s to use any physical force against us.
50th Anniversary of a Pastorate, p. 30. The scene recalled the descent of the Gauls upon the Roman Senate.
The barbarism of Rynders was confronted with the loftiest morality, the greatest personal dignity, of the time.
He found himself in the midst of Francis and Edmund Jackson, of Wendell Phillips, of Edmund Quincy, of Charles F. Hovey, of William H. Furness, of Samuel May, Jr., of Sydney Howard Gay, of Isaac T. Hopper, of Henry C. Wright, of Abby Kelley Foster, of Frederick Douglass, of Mr. Garrison—against whom his menaces were specially directed.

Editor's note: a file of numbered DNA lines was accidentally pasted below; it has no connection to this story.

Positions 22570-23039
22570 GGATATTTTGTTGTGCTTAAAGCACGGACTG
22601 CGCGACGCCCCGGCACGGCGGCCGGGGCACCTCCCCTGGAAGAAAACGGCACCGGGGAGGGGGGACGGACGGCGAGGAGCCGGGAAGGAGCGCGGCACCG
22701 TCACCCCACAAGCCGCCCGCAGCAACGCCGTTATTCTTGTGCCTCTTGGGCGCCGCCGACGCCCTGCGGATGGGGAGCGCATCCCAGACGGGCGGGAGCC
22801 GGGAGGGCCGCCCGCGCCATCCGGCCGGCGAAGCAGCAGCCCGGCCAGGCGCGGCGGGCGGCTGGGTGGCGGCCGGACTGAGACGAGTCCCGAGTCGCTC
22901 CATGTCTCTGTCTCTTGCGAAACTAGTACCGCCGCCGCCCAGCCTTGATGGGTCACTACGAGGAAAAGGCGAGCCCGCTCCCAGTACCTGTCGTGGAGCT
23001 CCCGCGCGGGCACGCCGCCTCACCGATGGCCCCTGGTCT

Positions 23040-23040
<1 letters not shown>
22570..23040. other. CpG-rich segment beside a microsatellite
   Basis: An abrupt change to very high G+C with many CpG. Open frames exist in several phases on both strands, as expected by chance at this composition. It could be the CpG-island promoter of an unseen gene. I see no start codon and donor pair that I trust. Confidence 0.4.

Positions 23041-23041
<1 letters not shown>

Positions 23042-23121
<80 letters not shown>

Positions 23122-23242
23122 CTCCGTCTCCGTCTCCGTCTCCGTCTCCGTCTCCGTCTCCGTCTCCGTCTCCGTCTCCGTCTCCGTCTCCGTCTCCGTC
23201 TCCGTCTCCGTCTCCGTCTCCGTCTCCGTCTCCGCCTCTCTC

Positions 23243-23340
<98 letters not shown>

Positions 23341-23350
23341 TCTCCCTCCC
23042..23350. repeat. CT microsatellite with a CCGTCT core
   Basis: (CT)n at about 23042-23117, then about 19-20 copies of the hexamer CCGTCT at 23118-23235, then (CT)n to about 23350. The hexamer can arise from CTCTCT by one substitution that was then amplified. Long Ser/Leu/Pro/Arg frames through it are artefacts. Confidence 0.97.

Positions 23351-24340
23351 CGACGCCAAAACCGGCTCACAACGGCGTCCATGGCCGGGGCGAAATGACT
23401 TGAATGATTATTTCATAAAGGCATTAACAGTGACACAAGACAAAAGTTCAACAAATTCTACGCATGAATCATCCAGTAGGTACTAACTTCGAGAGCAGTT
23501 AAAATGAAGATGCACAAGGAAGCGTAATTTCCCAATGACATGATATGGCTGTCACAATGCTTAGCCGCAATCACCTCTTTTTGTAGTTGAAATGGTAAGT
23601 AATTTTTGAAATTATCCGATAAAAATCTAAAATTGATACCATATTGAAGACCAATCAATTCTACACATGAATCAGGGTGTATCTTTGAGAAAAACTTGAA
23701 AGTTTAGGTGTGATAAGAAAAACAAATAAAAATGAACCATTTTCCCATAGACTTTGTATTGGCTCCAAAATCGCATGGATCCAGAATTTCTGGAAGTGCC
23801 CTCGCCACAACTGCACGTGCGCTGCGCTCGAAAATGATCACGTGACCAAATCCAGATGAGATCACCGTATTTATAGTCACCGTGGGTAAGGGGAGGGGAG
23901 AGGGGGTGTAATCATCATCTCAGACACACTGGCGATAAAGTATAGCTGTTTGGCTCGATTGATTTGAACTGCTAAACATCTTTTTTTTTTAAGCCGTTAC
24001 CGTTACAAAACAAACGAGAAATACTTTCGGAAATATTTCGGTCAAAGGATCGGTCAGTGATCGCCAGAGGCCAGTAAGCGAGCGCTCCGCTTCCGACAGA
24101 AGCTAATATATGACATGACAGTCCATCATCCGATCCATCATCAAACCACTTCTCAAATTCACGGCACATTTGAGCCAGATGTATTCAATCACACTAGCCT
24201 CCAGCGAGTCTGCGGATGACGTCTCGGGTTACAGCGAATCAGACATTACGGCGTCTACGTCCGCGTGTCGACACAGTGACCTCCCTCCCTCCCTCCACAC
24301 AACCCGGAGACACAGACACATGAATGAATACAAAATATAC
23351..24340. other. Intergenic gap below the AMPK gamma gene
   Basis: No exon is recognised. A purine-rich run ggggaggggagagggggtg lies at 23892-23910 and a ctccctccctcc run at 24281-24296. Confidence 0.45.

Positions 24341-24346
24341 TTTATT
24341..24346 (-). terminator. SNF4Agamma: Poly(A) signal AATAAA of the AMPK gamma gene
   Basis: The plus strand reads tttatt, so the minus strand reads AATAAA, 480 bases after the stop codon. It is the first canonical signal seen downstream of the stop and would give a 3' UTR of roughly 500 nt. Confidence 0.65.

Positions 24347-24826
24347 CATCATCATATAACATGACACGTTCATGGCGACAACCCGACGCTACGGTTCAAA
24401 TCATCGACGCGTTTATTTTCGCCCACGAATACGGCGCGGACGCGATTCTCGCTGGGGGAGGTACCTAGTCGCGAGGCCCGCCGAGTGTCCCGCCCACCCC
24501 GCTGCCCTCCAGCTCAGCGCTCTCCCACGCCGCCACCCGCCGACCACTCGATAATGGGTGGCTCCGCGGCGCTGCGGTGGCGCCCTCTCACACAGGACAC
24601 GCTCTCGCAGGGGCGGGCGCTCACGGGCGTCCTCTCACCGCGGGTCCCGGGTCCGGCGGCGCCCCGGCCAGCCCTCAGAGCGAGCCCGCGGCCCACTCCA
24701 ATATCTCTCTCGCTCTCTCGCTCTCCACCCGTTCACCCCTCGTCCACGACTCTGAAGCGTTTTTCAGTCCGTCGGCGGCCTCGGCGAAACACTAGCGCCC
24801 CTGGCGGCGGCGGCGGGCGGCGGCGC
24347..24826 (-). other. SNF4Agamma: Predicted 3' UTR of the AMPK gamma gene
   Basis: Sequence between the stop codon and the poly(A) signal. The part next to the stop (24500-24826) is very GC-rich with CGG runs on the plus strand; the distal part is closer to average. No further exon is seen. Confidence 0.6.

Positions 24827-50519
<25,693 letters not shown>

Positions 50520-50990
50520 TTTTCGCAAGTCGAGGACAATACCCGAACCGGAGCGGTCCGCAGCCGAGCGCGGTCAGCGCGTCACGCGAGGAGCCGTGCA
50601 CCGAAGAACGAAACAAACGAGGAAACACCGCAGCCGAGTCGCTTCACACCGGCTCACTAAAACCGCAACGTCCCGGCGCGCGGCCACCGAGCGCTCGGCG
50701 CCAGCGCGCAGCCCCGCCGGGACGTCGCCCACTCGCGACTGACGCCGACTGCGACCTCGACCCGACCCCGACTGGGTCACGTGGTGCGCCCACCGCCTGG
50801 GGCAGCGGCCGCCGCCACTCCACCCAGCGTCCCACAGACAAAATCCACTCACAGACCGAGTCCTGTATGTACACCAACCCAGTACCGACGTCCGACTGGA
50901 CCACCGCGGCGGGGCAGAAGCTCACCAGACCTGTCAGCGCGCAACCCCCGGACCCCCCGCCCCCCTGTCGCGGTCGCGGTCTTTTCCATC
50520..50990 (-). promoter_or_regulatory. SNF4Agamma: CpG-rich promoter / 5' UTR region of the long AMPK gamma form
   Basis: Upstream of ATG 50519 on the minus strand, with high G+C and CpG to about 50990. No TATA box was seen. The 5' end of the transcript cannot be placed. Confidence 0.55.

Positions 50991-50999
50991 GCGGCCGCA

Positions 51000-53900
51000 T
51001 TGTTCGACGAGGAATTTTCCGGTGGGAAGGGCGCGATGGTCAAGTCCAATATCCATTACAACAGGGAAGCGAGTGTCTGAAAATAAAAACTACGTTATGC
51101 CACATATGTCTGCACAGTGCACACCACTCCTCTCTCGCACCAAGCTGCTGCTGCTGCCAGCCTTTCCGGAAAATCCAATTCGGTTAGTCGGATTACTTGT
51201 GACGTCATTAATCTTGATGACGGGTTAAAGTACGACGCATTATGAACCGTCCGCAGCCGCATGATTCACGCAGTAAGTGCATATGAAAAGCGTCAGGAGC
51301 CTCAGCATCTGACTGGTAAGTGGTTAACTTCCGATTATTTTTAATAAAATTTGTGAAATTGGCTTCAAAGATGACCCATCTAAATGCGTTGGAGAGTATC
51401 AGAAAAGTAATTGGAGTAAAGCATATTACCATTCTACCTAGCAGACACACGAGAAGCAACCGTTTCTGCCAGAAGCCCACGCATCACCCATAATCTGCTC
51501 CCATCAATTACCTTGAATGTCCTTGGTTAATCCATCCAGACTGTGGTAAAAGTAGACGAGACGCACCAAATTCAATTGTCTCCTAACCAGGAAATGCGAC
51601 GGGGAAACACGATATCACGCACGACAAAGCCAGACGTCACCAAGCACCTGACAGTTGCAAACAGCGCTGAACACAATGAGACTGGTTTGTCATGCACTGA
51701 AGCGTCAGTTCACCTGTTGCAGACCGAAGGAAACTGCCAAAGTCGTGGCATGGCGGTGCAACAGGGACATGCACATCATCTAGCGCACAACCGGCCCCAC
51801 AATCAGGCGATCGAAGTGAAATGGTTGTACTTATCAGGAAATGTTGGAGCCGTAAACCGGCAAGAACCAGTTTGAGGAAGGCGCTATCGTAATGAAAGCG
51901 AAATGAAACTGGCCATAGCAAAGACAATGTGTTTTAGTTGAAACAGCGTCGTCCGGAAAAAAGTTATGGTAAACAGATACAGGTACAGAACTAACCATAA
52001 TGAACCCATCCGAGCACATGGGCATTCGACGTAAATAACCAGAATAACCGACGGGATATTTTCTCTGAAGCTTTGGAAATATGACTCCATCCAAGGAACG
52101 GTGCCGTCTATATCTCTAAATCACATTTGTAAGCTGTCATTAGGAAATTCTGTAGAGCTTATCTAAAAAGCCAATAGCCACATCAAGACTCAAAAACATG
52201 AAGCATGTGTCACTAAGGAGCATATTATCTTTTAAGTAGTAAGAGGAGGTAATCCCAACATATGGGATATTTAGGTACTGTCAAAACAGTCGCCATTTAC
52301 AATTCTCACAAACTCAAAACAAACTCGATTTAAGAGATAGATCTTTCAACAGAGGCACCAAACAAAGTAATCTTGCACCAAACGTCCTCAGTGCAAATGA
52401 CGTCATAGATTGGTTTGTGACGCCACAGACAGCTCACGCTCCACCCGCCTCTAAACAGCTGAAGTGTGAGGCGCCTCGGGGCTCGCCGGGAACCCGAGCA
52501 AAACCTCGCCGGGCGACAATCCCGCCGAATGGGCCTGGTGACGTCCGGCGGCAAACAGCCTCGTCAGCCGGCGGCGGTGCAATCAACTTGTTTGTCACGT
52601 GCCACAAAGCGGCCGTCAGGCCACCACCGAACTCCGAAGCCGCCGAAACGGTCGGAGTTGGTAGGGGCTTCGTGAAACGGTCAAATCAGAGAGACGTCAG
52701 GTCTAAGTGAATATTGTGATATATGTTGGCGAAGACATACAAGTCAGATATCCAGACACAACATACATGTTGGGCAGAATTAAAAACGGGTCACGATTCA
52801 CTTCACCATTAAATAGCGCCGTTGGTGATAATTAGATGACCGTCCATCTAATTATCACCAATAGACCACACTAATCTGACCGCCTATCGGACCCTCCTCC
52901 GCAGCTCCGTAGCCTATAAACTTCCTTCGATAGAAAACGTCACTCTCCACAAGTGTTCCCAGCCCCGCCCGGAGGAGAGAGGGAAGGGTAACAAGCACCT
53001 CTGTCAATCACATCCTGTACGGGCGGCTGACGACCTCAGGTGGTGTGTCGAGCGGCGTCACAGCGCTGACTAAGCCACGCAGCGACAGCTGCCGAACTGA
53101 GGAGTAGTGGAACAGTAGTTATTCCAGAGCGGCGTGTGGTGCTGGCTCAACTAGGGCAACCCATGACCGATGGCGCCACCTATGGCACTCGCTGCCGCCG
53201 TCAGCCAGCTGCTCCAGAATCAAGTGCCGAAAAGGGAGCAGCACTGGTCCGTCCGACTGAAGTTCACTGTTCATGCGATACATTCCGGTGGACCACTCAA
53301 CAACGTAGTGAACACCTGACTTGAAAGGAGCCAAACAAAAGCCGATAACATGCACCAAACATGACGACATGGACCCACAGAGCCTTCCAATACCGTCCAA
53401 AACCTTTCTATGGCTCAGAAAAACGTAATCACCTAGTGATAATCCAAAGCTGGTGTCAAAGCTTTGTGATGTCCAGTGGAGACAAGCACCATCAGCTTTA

Never was a human being more out of his element.
Isaiah Rynders, a native American, of mixed German
N. Y. Times, Jan. 14, 1884. and Irish lineage, was now some forty-six years of age. He began life as a boatman on the Hudson River, and, passing easily into the sporting class, went to seek his fortunes as a professional gambler in the paradise of the Southwest.
In this region he became famili